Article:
Archive for September, 2011

Revised Q2 GDP

Wednesday, September 21st, 2011

America’s Gross Domestic Product grew at a slower pace in the second quarter than originally calculated according to the first revision by the Bureau of Economic Analysis (BEA). The initial tally (1.3 percent annualized) was already too slow by traditional recovery standards, but since this recovery is not anchored in a traditional recession, perhaps the latest refiguring of 1 percent is apropos.

The BEA attributes the slower growth in GDP to “a deceleration in imports, an upturn in federal government spending, and acceleration in the nonresidential fixed investment.”  The slowing imports point to declining U.S. demand for foreign-made goods.  Since imports subtract from GDP, the BEA is saying that lower imports took less away thereby supporting domestic growth. After federal spending was hit hard in the first quarter, it rebounded by 2 percent from April through June.  Nonresidential fixed investment, money businesses invest in themselves, improved by 9.9 percent.  It is too bad such investments only represent less than 3 percent of the GDP figure.

Growth in these aforementioned components of GDP is not yet large enough to put our economy on firm footing.  Americans will need to spend faster before the economy measurably improves.  Consumer attitudes have continued to sour, but perhaps some savings depletion will counter our bad mood and start a new spending cycle.  Unfortunately, the largest and highest earning segment of the country, the baby boomers, are no longer at a stage in life where they will to consume at the rate our country has seen over the last few decades, so any resumption of such a favorable cycle may be further away than needed.


Tuesday, September 20th, 2011

Don’t you just love that inevitable part of every infomercial when the excited pitchman raises his voice another notch and exhorts, “But wait!  There’s more!”  That’s when they hit you with it.  The two’fer.  If you act quickly, they’ll let you have two for the price of one (fine print: plus separate shipping and handling, but who cares).  So you end up with two Snuggies or Slap Chops and some portion of your Christmas shopping handled.  What’s not to love?

Federal Reserve chairman Ben Bernanke appears to be finding himself in a position where he can emulate the buyers of all those fine products.  First off, he desperately needs to find a way to keep the U.S. economy from falling into another recession.  He has tried a series of stimuli with each delivering less than its predecessor and all combined seeming ultimately to have produced little or none of the desired outcome.  I’m betting he’s getting ready to announce something new quite soon, and it could be a lollapalooza.  Simultaneously, Europe desperately needs to find a way to keep the Eurozone from falling completely apart and having access to a few billion bucks couldn’t hurt their cause.  So Ben may be poised to buy up some of those pesky Eurobonds with greenbacks, giving our friends across the Atlantic needed liquidity while simultaneously injecting additional dollars into the global float to provide additional stimulus.  See?  A two’fer!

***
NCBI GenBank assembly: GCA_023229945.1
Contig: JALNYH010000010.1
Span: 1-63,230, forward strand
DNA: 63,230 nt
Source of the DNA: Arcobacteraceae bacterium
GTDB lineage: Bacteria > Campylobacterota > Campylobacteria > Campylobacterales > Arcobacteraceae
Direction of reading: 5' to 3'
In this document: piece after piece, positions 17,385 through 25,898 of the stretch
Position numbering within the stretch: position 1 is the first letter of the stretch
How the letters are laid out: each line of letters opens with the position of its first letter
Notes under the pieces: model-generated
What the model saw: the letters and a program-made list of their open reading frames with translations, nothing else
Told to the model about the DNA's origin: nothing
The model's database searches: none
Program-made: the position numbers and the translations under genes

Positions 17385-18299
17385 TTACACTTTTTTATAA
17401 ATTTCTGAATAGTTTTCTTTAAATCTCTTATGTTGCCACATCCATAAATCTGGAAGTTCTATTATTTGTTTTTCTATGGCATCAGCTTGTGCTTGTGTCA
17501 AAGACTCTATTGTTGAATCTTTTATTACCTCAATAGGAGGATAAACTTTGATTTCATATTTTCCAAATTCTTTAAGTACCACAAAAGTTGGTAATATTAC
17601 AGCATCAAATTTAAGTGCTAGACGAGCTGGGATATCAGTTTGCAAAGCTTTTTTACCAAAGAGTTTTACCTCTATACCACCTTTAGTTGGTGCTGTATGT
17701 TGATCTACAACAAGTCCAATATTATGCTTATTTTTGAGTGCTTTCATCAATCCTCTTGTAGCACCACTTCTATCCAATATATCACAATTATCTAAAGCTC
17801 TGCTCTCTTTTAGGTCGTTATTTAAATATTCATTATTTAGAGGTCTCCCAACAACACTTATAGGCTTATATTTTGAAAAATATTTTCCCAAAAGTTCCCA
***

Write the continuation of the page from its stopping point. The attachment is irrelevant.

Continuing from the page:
Here at Atlas we can appreciate the elegance of such a solution from a theoretical point of view.  On the other hand, it also seems to sound like a case of throwing good money after bad.  We aren’t really convinced it will provide the desired end either.  The diminishing returns of previous efforts do seem to substantiate our case.  I can still remember back to the days of twenty-five cent beers when the local oasis would offer two’fers on weekday afternoons.  Today we see the Fed possibly preparing to buy everyone another round.  Back then we called it Happy Hour.  If Ben does belly up to the bar soon, I wonder who will be laughing.

August Consumer Sentiment

Monday, September 19th, 2011

The American philosopher William James said, “It is our attitude at the beginning of a difficult task which, more than anything else, will affect its successful outcome.”  He would likely be as unsettled by the current difficult economic situation and the attitude reflecting it as we are here at Atlas.  Specifically, the latest Consumer Sentiment reading from the University of Michigan plunged in August to a reading reminiscent of one seen within the depths of the last recession. That recession is over, right?  Now down to 55.7 and off 25 percent over the last three months, the current sentiment figures make us wonder.

This drop is the second largest on record, but Americans are not glum without cause. One-third of all households reported income declines in the August survey for the third year consecutive year.  The past is influencing their expectations as one-third also anticipates no income improvement in the next twelve months.  Spending plans are being cut as potential buyers postpone purchases due to job and income uncertainty.  The good ol’ days of finding a way to afford something after it has been purchased are gone.

While it maybe fun to remember the way things were before the financial fallout, it is also naïve to expect such a period of moderate market volatility seen in those prior decades to return anytime soon.  Perhaps we should consider Mr. James again when he said, “acceptance of what has happened is the first step to overcoming the consequences of any misfortune.”  Atlas does not see an easy way out of the economy’s headwinds that have been exacerbated by the world’s profligate ways.  The recovery has been slow and is likely to continue the pace. Time will be an essential ingredient to the healing process and we may need to accept a slower pace of economic growth for some while to come.

July Income and Spending

Friday, September 16th, 2011

The Commerce Department reported consumer spending increased in July by a strong 0.8%, beating consensus expectations.  After declining by 0.1% in June (revised from a 0.2% drop), this robust increase, the largest in five months, is quite welcome and could ultimately aid the third quarter’s GDP calculation.

One month doesn’t make a trend however, and there were some special factors at play.  A jump in auto sales helped boost the total but this could reflect a bounce from slower sales as a result of supply disruptions caused by the Japanese earthquake.  Also, warm weather boosted utility output as air conditioners were turned up.  If there is no substantial recovery in consumer attitudes, these one-offs will likely be reversed in the August report.

Incomes increased by 0.3% in July which suggests consumers had to dip into savings to cover the increased billings.  This brought the savings rate down one-half percent to 5.0% on the nose.  The June income figure was also revised, now showing a 0.2% gain.